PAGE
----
Anodyne
Friday, January 21, 2005
 
Insert In My Obituary, Please -- found in a New Yorker profile of Hayao Miyazaki

"The pessimism of the intellect, the optimism of the will" -- A. Gramsci

 
Just finished: Paul Auster, Oracle Night. A prose equivalent of the blended beverages on sale in the health food store: a little New York Trilogy, a little Red Notebook, a pinch of the Music of Chance, & etc. Reading Auster's plain unvarnished prose is a real pleasure -- I spent a whole rainy afternoon on Skytrain, zipping around first in one direction, then the other, paying no attention whatsoever to what was going on outside, totally focused on those graceful sentences, laid one after the other like a tongue-and-groove floor. Not as happy with how the first metafictional, then magic realist novel cops out into straightforward neorealist violence at the end, though. Half a dozen plot threads -- my favorites, natch -- left dangling over the abyss, like the tree roots left behind while the rest of the hillside slid away.

100K Club -- cjb & Team Cat

A yearly challenge on clubtread.com. Cover 100,000 feet of vertical elevation gain in 365 days. Cars, the Skyride, helicopters, etc. don't cut it, just self-propelled access. I started yesterday by hiking all the way up Lonsdale Avenue from the Seabus, continuing up Prospect Road to the Baden-Powell trail bridge across Mosquito Creek. You could hear the creek from blocks away, the dull rumbling of rocks thrown around in the white water. Stood in steadily drizzle gazing down at the churning surface, a little puffed from 1000-odd feet of 15%+ grade. Then back down again, strangely at peace in the quickening rain. 360m total.

Wednesday, January 19, 2005
 
5 Card Nancy -- online exquisite-corpse version of the game below. Check out the Hall of Fame!

 
Ernie Bushmiller's Nancy & The Platonic Ideal -- DIY card game & art criticism

"Ernie Bushmiller's comic strip 'Nancy' is a landmark achievement: A comic so simply drawn it can be reduced to the size of a postage stamp and still be legible; an approach so formulaic as to become the very definition of the 'gag-strip'; a sense of humor so obscure, so mute, so without malice as to allow faithful readers to march through whole decades of art and story without ever once cracking a smile.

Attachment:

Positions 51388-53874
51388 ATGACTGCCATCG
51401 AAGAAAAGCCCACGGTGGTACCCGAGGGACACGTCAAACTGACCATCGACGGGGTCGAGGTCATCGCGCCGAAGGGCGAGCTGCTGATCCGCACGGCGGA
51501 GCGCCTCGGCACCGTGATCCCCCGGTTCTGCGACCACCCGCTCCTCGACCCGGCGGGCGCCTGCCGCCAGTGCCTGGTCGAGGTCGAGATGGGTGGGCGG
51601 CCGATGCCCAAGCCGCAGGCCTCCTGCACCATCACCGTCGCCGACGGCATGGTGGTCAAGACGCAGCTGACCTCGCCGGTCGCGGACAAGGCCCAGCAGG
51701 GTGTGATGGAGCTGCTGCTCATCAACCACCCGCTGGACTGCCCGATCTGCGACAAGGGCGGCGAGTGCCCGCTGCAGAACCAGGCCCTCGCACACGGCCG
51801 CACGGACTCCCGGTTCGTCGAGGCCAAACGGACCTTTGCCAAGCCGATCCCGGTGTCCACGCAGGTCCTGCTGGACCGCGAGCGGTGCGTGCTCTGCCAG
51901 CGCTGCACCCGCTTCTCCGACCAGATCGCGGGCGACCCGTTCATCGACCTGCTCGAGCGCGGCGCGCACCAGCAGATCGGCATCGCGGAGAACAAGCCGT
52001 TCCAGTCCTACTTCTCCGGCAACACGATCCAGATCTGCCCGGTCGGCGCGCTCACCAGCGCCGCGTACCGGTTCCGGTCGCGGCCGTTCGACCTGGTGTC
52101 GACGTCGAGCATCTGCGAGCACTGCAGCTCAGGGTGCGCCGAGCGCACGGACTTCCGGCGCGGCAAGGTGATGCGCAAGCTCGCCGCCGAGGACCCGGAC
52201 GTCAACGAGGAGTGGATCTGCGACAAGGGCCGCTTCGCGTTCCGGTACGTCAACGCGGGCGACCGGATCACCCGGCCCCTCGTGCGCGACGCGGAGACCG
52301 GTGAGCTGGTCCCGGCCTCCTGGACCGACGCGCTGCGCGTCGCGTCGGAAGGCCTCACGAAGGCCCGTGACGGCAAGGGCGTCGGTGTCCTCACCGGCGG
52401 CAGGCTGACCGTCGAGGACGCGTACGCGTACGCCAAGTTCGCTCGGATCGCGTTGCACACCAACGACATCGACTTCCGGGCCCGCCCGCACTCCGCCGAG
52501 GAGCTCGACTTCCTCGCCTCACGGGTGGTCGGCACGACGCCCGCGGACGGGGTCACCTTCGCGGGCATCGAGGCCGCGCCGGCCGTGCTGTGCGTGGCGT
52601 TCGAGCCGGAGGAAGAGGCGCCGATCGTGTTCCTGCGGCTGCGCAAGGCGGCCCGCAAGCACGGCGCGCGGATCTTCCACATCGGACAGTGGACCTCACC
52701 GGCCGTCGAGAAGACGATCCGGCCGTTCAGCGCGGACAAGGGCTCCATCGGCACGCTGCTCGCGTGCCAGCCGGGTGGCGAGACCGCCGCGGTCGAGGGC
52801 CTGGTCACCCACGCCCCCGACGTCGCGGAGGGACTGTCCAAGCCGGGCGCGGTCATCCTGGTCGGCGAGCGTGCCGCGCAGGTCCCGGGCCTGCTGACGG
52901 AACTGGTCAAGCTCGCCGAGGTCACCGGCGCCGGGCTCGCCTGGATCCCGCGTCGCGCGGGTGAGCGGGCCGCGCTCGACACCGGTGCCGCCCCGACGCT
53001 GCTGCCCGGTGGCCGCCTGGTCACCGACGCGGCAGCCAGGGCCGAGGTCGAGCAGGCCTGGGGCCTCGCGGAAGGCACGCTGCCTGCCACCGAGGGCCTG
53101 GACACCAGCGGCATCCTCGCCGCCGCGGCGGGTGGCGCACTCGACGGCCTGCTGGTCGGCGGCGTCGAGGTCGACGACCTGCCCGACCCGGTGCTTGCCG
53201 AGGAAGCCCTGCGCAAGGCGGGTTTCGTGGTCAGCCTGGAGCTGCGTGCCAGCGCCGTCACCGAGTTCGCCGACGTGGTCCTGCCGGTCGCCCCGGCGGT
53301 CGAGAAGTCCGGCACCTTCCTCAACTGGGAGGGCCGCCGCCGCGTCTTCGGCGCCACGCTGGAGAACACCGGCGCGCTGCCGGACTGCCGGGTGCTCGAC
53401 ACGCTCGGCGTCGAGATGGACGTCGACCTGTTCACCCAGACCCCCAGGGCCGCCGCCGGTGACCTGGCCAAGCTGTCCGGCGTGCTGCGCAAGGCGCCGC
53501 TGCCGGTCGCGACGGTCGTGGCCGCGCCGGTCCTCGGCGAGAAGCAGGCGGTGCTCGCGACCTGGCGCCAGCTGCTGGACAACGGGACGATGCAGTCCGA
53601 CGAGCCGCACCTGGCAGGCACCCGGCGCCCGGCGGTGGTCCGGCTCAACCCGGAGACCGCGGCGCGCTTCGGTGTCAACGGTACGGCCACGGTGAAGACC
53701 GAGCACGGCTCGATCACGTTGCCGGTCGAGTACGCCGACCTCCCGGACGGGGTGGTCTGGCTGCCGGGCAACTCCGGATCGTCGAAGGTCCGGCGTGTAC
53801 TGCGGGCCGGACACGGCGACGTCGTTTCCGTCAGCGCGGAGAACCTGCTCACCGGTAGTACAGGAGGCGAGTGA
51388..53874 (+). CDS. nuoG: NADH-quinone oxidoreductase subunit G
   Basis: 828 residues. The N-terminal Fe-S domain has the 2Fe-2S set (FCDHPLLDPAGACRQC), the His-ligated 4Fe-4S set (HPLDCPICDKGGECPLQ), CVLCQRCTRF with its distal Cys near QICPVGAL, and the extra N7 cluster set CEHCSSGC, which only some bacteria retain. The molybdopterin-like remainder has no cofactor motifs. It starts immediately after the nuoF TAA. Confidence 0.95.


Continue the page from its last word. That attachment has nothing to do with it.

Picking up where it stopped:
"Nancy is Plato's playground. Ernie Bushmiller didn't draw A tree, A house, A car. Oh, no. Ernie Bushmiller drew THE tree, THE house, THE car. Much has been made of the 'three rocks.' Art Spiegelman explains how a drawing of three rocks in a background scene was Ernie's way of showing us there were some rocks in the background. It was always three. Why? Because two rocks wouldn't be 'some rocks.' Two rocks would be a pair of rocks. And four rocks was unacceptable because four rocks would indicate 'some rocks' BUT IT WOULD BE ONE ROCK MORE THAN WAS NECESSARY TO CONVEY THE IDEA OF 'SOME ROCKS.'"

 
Day four of pouring rain. Along Venables this afternoon to a specialty leather cleaner, the Ace Of Suedes, with a neat old Kenneth Cole tan nubuck coat I found yesterday afternoon at Corporate Thrift Store in the Fraser Valley. What really sold me on the coat, outside of the filled-up 25% off card in my wallet, was its buttons -- great thick metal studs that you first fit through equally thick metal eyelets, then lock sideways into place, click click click click, like loading bullets into a handgun.

Down to Hastings, the rain not letting up and even intensifying. Little rivers running downhill, the drain grate at the bottom of the Frances Street hill a slalom course of whitewater. The sight of water leaping a foot or so off the road brought back memories of pre-elementary school days in West Vancouver. It sounds funny now to say this, but in 1970, when I was born, the other side of Marine Drive was forest, all the way up to the highway (The subdivisions documented by Arni Haraldsson in his Caulfeild Plateau pictures didn't arrive until the mid-1980s). Streams now piped and ditched ran free, and I remember being taken on walks by both parents, the highlights of which were miniature rapids and waterfalls at the side of the road, streams working steadily away at the recent roadcut's face. Even as late as the mid-1970s, driving up to Squamish on a rainy Sunday afternoon, after spending the morning with my dad's mom, you still had your pick of literally dozens of streams touching down along the roadside (One Sea to Sky Highway stream, M Creek, later had revenge on the tourist gawkers, taking out the highway bridge, rail bridge, and several motorists on a dark rainy winter night in 1981).